Avoid Home Jewelry Cleaning Methods That May Do Harm

Posted on: 11 August 2020

Every jewelry owner wants to keep their collection bright and sparkly and in great condition. But taking everything to a professional jewelry cleaner is an expensive proposition. Would you rather clean your pieces at home for a fraction of the cost? If so, one of the most important things you can do is avoid unsafe methods to clean jewelry. Here are three of the biggest cleaning dangers you face.

Ultrasonic Cleaners

Ultrasonic cleaning devices are popular for home use. But while they look simple and effective, these devices can be dangerous for some items. The use of high-frequency sound waves to loosen dirt and debris can also loosen fragile or unstable gems and older metallic parts.

Other pieces that you may not want to put into an ultrasonic cleaner include organic stones like amber, ivory, and pearl. Soft or porous stones can also be damaged by heat, waves, or bubbling. This generally includes gems like opals, onyx, and emeralds. Finally, heat-treated or synthetic gems may be damaged if the heat and motion in the ultrasonic device accentuates cracks and discoloration already in the gem.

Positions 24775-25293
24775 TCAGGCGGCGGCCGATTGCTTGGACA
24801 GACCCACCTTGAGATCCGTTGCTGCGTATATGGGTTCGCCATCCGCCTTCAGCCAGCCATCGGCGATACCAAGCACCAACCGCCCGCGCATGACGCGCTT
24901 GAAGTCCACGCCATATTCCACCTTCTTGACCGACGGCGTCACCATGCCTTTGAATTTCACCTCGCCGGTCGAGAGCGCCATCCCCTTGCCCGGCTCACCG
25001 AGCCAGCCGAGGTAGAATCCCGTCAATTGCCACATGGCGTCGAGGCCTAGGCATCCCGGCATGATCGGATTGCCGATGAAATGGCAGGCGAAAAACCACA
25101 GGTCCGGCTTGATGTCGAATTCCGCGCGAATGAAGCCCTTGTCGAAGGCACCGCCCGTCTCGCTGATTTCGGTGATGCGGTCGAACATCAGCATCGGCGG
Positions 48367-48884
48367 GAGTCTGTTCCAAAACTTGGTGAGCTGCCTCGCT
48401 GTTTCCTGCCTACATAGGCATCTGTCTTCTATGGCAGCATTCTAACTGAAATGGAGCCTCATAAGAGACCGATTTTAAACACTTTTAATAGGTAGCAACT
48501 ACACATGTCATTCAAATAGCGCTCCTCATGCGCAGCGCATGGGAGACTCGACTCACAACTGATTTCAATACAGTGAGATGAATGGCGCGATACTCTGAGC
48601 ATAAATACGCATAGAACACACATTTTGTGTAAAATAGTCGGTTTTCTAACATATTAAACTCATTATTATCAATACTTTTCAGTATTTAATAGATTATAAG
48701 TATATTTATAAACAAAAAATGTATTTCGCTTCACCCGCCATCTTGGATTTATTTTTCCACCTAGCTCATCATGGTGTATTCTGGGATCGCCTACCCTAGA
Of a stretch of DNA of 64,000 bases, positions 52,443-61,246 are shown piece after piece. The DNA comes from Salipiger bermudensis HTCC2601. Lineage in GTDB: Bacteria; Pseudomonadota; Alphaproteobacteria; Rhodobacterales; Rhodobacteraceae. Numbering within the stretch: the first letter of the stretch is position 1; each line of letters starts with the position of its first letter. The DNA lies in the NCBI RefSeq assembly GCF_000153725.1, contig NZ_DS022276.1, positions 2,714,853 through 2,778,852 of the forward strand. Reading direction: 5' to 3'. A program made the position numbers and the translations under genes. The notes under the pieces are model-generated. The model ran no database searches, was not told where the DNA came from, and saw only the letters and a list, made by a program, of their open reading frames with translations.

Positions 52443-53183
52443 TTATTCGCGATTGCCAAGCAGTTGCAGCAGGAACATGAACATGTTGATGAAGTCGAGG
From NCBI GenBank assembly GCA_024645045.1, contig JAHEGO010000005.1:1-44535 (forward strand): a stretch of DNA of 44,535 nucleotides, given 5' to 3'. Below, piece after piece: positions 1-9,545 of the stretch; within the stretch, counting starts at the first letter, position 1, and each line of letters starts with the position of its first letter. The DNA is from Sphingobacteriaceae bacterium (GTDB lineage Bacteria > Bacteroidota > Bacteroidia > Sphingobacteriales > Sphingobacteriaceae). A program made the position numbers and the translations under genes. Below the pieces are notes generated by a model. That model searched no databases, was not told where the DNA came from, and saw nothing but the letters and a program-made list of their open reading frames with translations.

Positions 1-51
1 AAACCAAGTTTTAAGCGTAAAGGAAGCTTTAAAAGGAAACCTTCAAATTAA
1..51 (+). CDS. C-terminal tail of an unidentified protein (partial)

Harsh Chemicals

Many commercially available jewelry cleaners have chemicals that work as solvents but could do more damage than good. Some, for instance, include ammonium hydroxide or sodium metasilicate (usually in small doses as a base) — both of which can damage skin and the metal of your jewelry. Similarly, perchloroethylene in some cleaners is carcinogenic to humans.

Even something as mild as water could have the wrong pH and damage metal and stones over time. The alkaline and acidity content in various liquids have a cumulative effect on metal and stones. Damage isn't immediately visible, but it will build up over time. 

Hand Manipulation

When you attempt to clean jewelry with unsuitable cleaning methods, you're likely to end up handling it less carefully and for longer periods than is ideal. The more you manipulate the item by hand and try different cleansers, the higher the risk that something will come loose or break. This is particularly risky with heirloom pieces that are both aged and have one-of-a-kind sentimental value. 

As you choose the best way to care for your jewelry, safety  — for you and for the jewelry — should always come first. Fortunately, modern jewelry cleaning techniques are available to allow you to keep things like-new while protecting them from unexpected harm. Contact a company near you to see if they have a safe jewelry cleaner for sale.